Up to London in the evening, beginning to feel awful as a horrid bug began to take its toll.

Fri, 4 May

 

The media mop up was well underway when I tuned into the Today programme at 0700.

We had taken a kicking, so too the Lib Dems.

Politicians from the three main parties faced a barrage of questions.

Labour's representatives were upbeat, as you'd expect.

Lib Dems were inconsolable and our team was claiming mid-term blues, which I happen to disagree with.

There's no doubt our problems stem from a lack of vision at the top.

Anyway, I didn't have much time to dwell on all this as I had to get to Lulworth and Winfrith First School, to visit the charming head there and catch up with their news.

Such a lovely and well run school and I was encouraged to hear they'd got some money to invest in their building, which needs it!

On to the Portland SAR helicopter afterwards, where I met the pilot Captain Simon Hoare and his crew.

All are ex-services and you can tell that. There's something reassuring about ex-service people and it's hard to explain exactly what.

I was escorted by Richard Parkes from the MCA and Ian McLuskie, a senior executive with CHC, which runs the SAR contract here.

As you know, I am deeply worried about the government's plans to remove our helicopter in 2017 and I told the crew in no uncertain terms that I intend to fight on to get this stupid decision overturned.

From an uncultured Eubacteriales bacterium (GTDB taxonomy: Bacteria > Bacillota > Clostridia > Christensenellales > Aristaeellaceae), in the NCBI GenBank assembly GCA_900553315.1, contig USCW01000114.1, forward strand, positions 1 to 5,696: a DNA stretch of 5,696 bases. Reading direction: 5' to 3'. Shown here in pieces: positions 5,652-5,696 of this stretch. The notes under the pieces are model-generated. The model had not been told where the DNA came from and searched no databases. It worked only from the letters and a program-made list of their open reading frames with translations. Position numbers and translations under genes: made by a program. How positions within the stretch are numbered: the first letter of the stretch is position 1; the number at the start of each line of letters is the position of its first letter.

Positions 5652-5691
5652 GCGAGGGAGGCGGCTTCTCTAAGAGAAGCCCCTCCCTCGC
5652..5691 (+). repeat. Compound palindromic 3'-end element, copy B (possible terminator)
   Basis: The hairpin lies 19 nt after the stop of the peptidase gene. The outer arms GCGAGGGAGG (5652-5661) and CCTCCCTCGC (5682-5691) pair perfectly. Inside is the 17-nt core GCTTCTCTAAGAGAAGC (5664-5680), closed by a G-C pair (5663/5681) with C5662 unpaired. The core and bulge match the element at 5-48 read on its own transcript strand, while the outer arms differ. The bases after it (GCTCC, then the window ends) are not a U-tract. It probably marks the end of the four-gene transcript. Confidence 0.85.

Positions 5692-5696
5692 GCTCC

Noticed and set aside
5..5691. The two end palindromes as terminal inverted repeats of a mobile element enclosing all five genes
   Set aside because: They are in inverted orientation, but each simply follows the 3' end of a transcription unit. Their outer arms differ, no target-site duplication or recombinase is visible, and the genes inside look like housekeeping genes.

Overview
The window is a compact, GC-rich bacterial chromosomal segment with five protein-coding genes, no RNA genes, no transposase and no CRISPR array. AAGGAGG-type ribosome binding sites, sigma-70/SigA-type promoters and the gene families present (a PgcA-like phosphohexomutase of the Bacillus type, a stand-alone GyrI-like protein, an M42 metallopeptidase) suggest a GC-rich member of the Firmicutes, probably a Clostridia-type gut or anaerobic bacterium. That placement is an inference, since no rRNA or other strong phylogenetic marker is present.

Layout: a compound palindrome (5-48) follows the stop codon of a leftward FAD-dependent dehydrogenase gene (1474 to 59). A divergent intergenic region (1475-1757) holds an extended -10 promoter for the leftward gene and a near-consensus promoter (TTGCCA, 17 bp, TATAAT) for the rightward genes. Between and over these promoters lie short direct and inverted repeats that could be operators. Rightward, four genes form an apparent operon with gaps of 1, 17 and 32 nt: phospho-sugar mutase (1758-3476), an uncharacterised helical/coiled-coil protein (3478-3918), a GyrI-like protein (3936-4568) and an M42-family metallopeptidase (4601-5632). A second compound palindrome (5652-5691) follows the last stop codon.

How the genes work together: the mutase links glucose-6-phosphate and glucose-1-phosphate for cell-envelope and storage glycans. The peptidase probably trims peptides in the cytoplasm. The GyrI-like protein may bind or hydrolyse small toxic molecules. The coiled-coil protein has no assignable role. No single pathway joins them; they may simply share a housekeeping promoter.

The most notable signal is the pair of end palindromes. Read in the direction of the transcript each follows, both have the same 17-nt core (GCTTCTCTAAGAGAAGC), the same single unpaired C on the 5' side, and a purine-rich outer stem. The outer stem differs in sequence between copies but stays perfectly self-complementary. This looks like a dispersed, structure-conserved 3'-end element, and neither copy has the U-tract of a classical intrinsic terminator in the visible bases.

I expressed my thanks to these brave men on behalf of us all for their dedication and courage. We are so lucky to be served by such men.

Then, I had the very sad task to attending the 'Flag man's' funeral at the crematorium.

I first met this extraordinary man, Pat Silverton, while I was campaiging in the square outside Debenhams.

He came up to me, thumped me on the arm and asked in his blunt, Londoner way who the hell I was!

We hit it off straight away and we became friends.

Full of life and one of those rare givers, he lit up the town with his humour and dedication to make the resort a better place for all of us.

He succeeded through sheer force of character.

At the funeral, I met his family, including his lovely partner Amanda and his charming brother Dennis, who gave one of the most touching eulogies I've heard.

The wake was held in The Cutter inn and we all piled in for a few beers, or two.

I, we, shall miss this remarkable man.

It was back to office afterwards, to catch up on emails and other correspondence, while waiting anxiously for the result of the Mayoral elections in London.

Boris made it!

Thank the Lord that at least one Conservative did well in the past 24 hours.

No doubt the press will compare Boris' success with Cameron's disaster.

The latter would do well to listen and learn! 

Thu, 3 May

 

Local election day and a busy one.

First stop Wyvern Special School . I attended a meeting with the charming head Sue Hoxey and Chairman of Governors and two ladies from the Dorset health team.

The aim of the meeting was to impress on the health team that the school needed paediatric cover for children with serious complications.